22. Proportion of population in malaria risk areas using effective malaria prevention and treatment measures



Malaria prevention is measured as the percentage of children ages 0–59 months sleeping under insecticide-treated bednets. Malaria treatment among children is measured as the proportion of children ages 0–59 months who were ill with the fever in the two weeks before the survey and who received appropriate antimalarial drugs


Goal/target addressed

Goal 6. Combat HIV/AIDS, malaria and other diseases.

Target 8. Have halted by 2015 and begun to reverse the incidence of malaria and other major diseases.



The Roll Back Malaria initiative, established in late 1998 by the World Health Organization, the United Nations Children’s Fund and the World Bank, identifies four main interventions to reduce the burden of malaria in Africa:


In areas of Sub-Saharan Africa with high levels of malaria transmission, regular use of an insecticide-treated bednet can reduce mortality in children under-five by as much as 20 percent and has a significant impact on anemia. Similar or greater benefits have been achieved in other regions and for pregnant women. The prevention indicator will allow countries to monitor widespread use of insecticide-treated materials and other appropriate methods to limit human-mosquito contact.


Detection of epidemics requires timely, complete surveillance of malaria cases and monitoring of weather patterns. Reserve drug stocks, transport and hospital capacity are needed to mount an appropriate response. In some epidemic zones, well-timed and targeted vector control activities have minimized the impact of epidemics. The treatment indicator allows countries to monitor detection and appropriate response to epidemics within two weeks of onset.


Method of computation

For prevention, the indicator is calculated as the percentage of children under five years of age in the survey who slept under an insecticide treated bednet the previous night.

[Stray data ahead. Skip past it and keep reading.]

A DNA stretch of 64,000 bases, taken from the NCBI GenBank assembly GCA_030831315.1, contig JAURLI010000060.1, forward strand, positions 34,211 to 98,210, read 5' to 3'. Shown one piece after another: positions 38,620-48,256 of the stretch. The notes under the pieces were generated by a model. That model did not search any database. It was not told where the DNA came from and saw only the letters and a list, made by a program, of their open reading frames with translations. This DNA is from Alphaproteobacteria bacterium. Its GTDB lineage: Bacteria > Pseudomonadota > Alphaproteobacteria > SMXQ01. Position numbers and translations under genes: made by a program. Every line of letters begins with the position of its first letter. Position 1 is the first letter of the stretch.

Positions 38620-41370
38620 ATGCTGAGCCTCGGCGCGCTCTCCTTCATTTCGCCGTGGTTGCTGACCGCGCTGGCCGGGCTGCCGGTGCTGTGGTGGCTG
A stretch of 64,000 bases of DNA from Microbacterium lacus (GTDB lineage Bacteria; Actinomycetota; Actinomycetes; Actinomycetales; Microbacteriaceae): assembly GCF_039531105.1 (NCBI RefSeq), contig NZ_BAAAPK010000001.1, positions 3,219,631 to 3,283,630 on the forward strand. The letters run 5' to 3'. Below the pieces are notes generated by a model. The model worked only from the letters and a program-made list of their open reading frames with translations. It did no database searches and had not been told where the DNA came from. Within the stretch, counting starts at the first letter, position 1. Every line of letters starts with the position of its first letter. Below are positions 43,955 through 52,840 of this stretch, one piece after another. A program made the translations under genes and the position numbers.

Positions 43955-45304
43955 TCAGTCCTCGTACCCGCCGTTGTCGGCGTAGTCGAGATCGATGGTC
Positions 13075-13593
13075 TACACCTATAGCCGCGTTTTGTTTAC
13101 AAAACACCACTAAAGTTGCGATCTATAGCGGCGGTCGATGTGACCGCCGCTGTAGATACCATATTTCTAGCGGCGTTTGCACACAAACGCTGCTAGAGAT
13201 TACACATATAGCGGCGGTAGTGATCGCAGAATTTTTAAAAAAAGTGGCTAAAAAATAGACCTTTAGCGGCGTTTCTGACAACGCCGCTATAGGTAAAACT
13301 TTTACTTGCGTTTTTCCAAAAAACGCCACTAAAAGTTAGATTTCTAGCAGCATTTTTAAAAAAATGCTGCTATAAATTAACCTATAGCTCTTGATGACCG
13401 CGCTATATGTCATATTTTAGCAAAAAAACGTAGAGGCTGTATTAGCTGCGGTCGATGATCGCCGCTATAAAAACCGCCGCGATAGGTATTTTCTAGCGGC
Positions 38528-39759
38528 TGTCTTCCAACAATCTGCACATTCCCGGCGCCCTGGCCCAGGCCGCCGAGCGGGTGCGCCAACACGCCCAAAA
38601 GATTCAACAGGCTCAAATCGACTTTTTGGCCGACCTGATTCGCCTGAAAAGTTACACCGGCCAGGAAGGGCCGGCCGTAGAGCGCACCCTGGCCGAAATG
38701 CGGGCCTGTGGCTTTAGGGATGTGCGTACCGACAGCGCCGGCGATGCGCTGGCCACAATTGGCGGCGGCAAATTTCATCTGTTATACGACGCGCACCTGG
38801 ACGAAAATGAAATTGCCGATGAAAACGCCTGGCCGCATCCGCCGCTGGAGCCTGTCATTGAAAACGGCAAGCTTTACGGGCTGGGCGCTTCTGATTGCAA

Data collection and source

The only data sources are household surveys, mainly Demographic and Health Surveys and the Multiple Indicator Cluster Surveys, malaria surveys and malaria modules added to other ongoing household surveys.



Roll Back Malaria, www.rbm.who.int.

World Health Organization Yearbook, annual, World Health Organization (www3.who.int/whosis).

The State of the World’s Children, annual, United Nations Children’s Fund (www.unicef.org/publications).

United Nations Children’s Fund, www.childinfo.org and www.unicef.org.

Human Development Report, annual, United Nations Development Programme (www.undp.org).


Periodicity of measurement

Data on coverage of insecticide-treated bednets and treatment data should be collected about every two to three years.


Gender issues

Girls may have greater exposure than boys to malaria-infested areas because of their role in the provision of fuel, water and other supplies.


Disaggregation issues

Disparities by gender, age, mother’s education and area of residence should be assessed.


International data comparisons

World Health Statistics, annual, World Health Organization (www3.who.int/whosis). [Can’t find this publication. Do you mean World Health Report? www.global-health.gov/worldhealthstatistics.shtml]

Human Development Report, annual, United Nations Development Programme (www.undp.org).

The State of the World’s Children, annual, United Nations Children’s Fund (www.unicef.org/publications).


Comments and limitations

Survey data are subject to sampling errors and are undertaken only every few years. As the data on bednet use are new, no trend data are yet available.



Ministries of health.

United Nations Children’s Fund.

World Health Organization.